Times Are A Changin'

Friday, February 17, 2017

Throughout the offseason there has been more focus from the commissioner and great baseball minds in the industry to improve the pace of play. Many ideas have been kicked around since 2015. Some implemented. We had the instant replay that a manager can enact at any point during a game to have an umpire’s call overturned. We have also seen the minor leagues adopt the idea of a pitch clock where 20 seconds resets after every play.

There are some new ideas being kicked around that I don’t think would be too terrible, all the while believe some of these ideas being entertained are downright disrespectful to the game and it’s lineage and the fans who don’t just go to the ballparks for cracker jacks.

  1. There is more an more support for the pitch clock to be implemented into the majors and along with that support I am right there with it. I attended a Louisville Bats AAA game during the 2016 season (To which I seen Reds top pitching prospect Amir Garrett get rocked for ⅔ of the 1st inning before being pulled) and I witnessed the pitch clock at work and it did seem to keep the flow consistent. The pitcher never seemed too rushed. I think this is also good to keep batters locked in as well. They’re not allowed to step outside of the box now so no more walking 10 feet away to tug on your shirt and tighten your gloves anymore they they need to be. Pitching clock is a good move if you asked me.

  1. My favorite idea that I am a huge supporter of more than any of the other ideas. And that is to make relief pitchers face at least 3 batters per appearance. I love this. We are currently in an era of dominant pitching and only have a handful of premiere hitters. Of course the other side of that coin is pitchers are constantly at the mercy of hearing the 3 words no pitcher wants to hear. Tommy. John. Surgery. Now before anyone yells at me, I do understand the purpose of having a left handed specialist to come in and get that right handed clean-up hitter out. I understand matching up a pitcher against a batter who he traditionally has done well against as well. Typically with this influx of great pitching in bullpens there aren’t many lead changes in games. This causes fans to leave the park in the 7th, 8th, innings because the game is over to most people. That doesn’t help the ballparks bottom line when it comes to money I’m sure. When people aren’t in the ballpark they aren’t spending money. And let’s be honest, offense is the best part of the game! Nothing like an 8th inning 2 run bomb into the 10th row of right field to take the lead. If that doesn’t get the crowd amped up then they’re probably sleeping through the excitement around them. We currently are in the stalemate of relievers getting starting pitching salaries to work 35-60 innings a year maybe?  Poppycock I say, good day sir! Let’s see the relief pitchers earn their money and face more than one batter.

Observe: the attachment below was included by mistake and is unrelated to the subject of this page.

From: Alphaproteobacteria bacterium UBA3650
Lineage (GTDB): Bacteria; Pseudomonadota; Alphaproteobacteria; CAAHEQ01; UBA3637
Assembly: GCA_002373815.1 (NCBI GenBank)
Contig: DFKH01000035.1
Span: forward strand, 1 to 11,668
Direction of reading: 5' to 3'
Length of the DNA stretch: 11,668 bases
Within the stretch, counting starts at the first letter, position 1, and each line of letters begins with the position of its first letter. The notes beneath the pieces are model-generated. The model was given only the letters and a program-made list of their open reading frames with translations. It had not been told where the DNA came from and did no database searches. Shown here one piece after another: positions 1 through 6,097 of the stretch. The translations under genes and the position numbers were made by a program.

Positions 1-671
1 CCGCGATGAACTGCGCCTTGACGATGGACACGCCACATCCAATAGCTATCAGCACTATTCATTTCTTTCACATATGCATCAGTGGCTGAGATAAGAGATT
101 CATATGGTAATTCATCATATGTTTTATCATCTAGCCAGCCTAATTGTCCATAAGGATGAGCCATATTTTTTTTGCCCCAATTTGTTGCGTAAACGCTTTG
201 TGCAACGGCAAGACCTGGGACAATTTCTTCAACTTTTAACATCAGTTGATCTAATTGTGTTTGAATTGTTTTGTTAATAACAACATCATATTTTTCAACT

1. Eliminate the DH. So the American has the DH and this has been a constant debate for as long as I can remember now. This is always going to be debatable and it depends on who you ask. Why is it not exciting to watch pitchers hit? Well because they are so focused on their craft that they don’t spend as much time learning about the other team’s pitcher. Why could it be exciting for a pitcher to hit? I think that it’s super exciting when a pitcher gets a hit because it’s a pleasant surprise every time. I watched Mike Leake simply rake in Cincinnati for a number of years. You have Madison Bumgarner who is simply notorious at the plate. And my absolute favorite is Michael Lorenzen. In 2016 this guy is making an extended relief appearance and ends up going to bat for himself just days after losing his father. He sends a pitch into the seats for a 3 run homerun. It was the most emotional moment for me as fan of baseball and the Reds in 2016. A pitcher did that. Granted he played Center field in college and is incredibly muscular and well conditioned, it is still impressive. So I guess what I am saying it I have no dog in this race. If you take away the DH there will be defensive lacking great hitters out of jobs, but if you keep it that keeps the AL pitchers on the mound. I simply can’t pick a side.

Lorenzen hitting a 3 run bomb and giving it up to his late father.
  1. Another idea that makes no sense to me. Limiting how many times a pitcher can throw over to first when a runner is on. What. The. F#!@? This will have statistical trickle downs effects when it comes to inflated numbers for baserunners. I mean I get it when Pablo Sandoval is on 1st base he might lead off and you chase him back. Nobody expects him to steal. But what happens when you’re a pitcher with 2 outs facing George Springer in the bottom of the 9th and the Astros are tied and who else is on 1st but Jose Altuve. Are you telling me that the guy trying to disrupt the flow of the game and spark a winning run is on and the pitcher with all the pressure can only chase him back 2 times? I need someone to give me a few reasons why this makes sense. Does it help improve pace of the game? Sure. But let’s respect the game and what it means to us all. If pitchers cannot throw over more than twice then perhaps the base-runners shouldn’t be allowed to lead off when they steal then. I say this needs to just be left alone.

Dee Gordon, taking 2nd because the pitcher already threw over twice (not really)

I believe change is inevitable as proven throughout time but at some point we have to leave well enough alone and respect the game.

I’d love to hear what other people think about this.  


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